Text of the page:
This study examined electrophysiological correlates of early and automatic word access. Chinese single-character words of high frequency and low frequency were peripherally presented in an oddball paradigm. Participants were instructed to carry out a centrally presented nonlinguistic colour-tracking task and ignore the lexical stimuli presented on both sides. Early visual mismatch negativity (vMMN) effects at 120–150 and 200–300 ms were elicited only by high-frequency characters, whereas low-frequency characters yielded vMMN only after 300 ms. This contrast of vMMN effects indicating lexical processing in an attention-deprived condition is suggested to result from stronger memory traces for high-frequency characters in comparison with low-frequency characters.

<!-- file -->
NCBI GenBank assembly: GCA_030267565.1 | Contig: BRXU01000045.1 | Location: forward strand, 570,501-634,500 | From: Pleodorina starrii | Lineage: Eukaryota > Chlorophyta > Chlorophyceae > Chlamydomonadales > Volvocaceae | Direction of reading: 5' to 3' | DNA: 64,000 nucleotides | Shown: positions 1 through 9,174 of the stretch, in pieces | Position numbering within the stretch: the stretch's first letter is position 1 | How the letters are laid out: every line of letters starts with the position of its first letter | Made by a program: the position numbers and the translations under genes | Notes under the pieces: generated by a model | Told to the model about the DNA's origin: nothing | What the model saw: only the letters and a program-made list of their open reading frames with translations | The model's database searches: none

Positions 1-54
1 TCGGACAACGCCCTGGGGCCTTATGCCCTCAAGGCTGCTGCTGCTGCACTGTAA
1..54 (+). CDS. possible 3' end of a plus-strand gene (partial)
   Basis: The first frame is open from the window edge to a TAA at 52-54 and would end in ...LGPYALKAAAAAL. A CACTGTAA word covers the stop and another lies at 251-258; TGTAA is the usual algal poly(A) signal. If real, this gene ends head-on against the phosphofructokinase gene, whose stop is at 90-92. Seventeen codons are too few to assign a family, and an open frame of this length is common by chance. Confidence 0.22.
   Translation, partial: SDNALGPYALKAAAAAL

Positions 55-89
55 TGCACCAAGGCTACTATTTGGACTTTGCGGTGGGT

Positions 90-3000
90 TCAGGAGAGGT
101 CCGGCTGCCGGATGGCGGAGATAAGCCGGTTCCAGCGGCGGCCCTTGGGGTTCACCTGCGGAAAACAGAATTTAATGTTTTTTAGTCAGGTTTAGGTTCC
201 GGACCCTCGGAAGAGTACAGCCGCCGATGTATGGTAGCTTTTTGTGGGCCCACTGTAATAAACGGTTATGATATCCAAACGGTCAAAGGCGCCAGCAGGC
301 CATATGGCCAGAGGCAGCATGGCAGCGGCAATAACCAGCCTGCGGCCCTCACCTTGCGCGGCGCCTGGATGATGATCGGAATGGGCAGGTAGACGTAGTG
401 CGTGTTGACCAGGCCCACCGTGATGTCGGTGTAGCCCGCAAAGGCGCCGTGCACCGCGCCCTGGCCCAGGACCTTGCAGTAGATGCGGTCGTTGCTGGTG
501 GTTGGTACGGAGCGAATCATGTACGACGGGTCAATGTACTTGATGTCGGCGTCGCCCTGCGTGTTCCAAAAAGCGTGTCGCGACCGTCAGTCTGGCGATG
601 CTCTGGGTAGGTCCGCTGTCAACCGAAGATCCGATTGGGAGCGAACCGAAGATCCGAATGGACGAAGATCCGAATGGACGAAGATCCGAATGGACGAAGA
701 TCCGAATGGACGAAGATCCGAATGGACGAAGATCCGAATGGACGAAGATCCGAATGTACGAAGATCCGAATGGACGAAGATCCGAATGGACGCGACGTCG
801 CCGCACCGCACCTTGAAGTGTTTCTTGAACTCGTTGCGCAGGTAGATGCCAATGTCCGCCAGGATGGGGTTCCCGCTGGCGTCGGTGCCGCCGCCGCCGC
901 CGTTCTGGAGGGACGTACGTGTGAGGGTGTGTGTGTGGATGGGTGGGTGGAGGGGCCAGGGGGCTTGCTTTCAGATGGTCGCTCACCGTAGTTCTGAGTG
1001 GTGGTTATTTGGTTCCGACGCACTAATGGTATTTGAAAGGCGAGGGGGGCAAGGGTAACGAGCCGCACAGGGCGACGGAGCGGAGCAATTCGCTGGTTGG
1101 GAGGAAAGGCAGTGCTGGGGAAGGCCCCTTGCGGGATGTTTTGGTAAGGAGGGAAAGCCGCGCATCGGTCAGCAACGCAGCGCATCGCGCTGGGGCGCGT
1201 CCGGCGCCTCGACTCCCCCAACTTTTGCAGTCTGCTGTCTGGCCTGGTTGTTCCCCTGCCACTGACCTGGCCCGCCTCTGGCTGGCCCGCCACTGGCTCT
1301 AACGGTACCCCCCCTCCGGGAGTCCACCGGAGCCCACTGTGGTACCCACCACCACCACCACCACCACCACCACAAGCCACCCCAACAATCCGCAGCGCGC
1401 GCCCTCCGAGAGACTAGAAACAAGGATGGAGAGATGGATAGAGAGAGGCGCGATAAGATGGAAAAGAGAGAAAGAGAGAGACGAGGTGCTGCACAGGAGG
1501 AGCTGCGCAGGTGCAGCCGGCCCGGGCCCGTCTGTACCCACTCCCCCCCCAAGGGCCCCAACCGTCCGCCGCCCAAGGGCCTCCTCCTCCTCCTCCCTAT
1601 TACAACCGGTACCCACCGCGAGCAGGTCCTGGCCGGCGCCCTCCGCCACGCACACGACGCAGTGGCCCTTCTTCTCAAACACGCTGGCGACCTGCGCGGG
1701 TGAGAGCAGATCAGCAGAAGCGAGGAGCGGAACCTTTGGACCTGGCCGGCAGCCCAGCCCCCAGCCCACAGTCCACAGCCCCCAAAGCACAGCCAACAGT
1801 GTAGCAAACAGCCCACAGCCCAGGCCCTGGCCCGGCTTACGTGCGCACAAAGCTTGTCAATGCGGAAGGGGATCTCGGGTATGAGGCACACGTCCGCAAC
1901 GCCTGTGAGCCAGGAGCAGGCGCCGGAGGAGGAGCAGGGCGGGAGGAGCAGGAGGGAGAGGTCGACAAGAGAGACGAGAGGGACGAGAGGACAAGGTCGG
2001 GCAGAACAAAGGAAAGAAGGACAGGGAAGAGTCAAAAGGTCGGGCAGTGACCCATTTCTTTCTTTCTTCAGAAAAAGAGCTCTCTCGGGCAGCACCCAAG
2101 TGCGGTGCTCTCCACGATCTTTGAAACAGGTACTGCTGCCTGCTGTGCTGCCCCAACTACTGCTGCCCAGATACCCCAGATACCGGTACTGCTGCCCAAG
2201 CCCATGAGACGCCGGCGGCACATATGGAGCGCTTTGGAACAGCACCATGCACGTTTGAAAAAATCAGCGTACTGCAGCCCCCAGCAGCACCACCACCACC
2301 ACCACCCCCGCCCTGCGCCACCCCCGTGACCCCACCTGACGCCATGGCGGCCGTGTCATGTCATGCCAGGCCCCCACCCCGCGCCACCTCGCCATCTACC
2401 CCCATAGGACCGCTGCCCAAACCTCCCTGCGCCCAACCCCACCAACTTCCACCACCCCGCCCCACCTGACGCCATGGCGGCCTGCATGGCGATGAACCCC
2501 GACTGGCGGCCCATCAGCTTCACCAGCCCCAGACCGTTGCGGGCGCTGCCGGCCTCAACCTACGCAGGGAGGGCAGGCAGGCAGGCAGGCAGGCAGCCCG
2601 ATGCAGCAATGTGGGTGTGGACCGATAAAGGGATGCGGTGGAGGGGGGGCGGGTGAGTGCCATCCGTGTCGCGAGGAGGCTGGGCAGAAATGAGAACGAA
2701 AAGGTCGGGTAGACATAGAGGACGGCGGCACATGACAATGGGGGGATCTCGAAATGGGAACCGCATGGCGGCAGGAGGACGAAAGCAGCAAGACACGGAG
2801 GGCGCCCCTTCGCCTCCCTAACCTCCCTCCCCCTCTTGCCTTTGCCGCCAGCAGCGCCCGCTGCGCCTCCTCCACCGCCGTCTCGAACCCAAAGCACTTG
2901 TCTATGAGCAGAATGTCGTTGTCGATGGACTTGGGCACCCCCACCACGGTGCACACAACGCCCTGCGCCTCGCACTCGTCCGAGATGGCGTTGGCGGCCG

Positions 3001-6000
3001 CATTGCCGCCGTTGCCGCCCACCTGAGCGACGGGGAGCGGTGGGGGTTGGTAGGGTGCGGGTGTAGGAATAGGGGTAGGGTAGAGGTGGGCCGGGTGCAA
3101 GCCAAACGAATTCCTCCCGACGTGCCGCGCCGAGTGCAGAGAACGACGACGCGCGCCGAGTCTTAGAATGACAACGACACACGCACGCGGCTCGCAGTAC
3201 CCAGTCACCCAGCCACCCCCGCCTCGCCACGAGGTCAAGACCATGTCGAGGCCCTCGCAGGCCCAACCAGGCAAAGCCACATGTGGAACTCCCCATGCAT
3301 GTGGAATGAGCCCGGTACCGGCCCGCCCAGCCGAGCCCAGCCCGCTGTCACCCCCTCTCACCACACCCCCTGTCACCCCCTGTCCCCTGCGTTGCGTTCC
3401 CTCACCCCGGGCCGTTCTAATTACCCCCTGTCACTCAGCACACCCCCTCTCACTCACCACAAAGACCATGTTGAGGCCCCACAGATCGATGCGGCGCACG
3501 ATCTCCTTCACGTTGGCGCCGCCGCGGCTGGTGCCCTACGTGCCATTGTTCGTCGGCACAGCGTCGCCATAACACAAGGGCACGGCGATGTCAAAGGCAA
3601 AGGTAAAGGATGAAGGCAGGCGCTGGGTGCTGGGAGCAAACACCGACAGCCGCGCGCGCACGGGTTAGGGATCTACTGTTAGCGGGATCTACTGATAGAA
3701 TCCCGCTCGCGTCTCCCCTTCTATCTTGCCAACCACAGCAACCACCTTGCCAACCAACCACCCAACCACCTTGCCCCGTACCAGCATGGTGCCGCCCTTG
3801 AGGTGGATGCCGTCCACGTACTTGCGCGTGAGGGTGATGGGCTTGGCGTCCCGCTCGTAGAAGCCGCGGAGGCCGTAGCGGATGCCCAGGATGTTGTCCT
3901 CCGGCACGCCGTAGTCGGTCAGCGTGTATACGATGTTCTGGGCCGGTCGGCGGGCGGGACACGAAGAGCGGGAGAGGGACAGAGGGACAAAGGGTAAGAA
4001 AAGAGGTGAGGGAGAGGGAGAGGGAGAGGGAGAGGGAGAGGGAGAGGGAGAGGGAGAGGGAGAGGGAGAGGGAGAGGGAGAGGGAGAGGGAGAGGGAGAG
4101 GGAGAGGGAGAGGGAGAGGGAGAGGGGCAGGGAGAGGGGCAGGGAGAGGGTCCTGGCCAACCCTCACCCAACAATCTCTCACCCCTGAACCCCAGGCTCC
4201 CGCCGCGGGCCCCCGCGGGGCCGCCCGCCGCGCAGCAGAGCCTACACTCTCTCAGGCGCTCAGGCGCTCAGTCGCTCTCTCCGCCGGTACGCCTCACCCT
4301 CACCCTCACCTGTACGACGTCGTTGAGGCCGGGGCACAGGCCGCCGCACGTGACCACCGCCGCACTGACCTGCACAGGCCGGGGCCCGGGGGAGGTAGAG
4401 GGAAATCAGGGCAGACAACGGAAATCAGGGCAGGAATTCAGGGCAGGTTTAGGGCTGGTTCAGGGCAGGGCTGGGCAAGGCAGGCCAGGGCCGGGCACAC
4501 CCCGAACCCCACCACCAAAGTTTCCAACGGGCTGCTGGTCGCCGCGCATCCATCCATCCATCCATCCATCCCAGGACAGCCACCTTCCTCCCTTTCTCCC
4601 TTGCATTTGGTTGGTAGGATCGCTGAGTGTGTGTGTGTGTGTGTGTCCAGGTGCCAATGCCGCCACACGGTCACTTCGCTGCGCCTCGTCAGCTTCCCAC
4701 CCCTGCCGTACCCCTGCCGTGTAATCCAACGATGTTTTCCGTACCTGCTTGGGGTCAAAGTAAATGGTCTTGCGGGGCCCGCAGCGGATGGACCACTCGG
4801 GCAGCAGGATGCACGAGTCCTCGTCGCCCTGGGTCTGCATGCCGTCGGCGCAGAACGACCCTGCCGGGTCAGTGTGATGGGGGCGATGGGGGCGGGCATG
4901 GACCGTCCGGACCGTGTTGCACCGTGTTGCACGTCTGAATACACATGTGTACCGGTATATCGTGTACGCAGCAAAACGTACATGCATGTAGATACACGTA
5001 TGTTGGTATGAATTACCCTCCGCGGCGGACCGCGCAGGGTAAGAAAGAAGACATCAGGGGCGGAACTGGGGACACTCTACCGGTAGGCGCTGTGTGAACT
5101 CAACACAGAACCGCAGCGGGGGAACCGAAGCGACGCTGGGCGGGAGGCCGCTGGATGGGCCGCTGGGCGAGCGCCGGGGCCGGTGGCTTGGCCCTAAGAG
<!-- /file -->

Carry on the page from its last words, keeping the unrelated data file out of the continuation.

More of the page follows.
aDepartment of English, School of Foreign Languages, Lanzhou Jiaotong University, Lanzhou
bCognitive Neuroscience of Language Laboratory, Faculty of Humanities and Social Sciences, University of Nottingham Ningbo China, Ningbo, China
Correspondence to Dawei Wei, PhD, Department of English, School of Foreign Languages, Lanzhou Jiaotong University, Lanzhou 730070, China Tel: +86 150 582 50986; fax: +86 931 495 6152; e-mail: email@example.com
Received October 27, 2018
Accepted January 25, 2019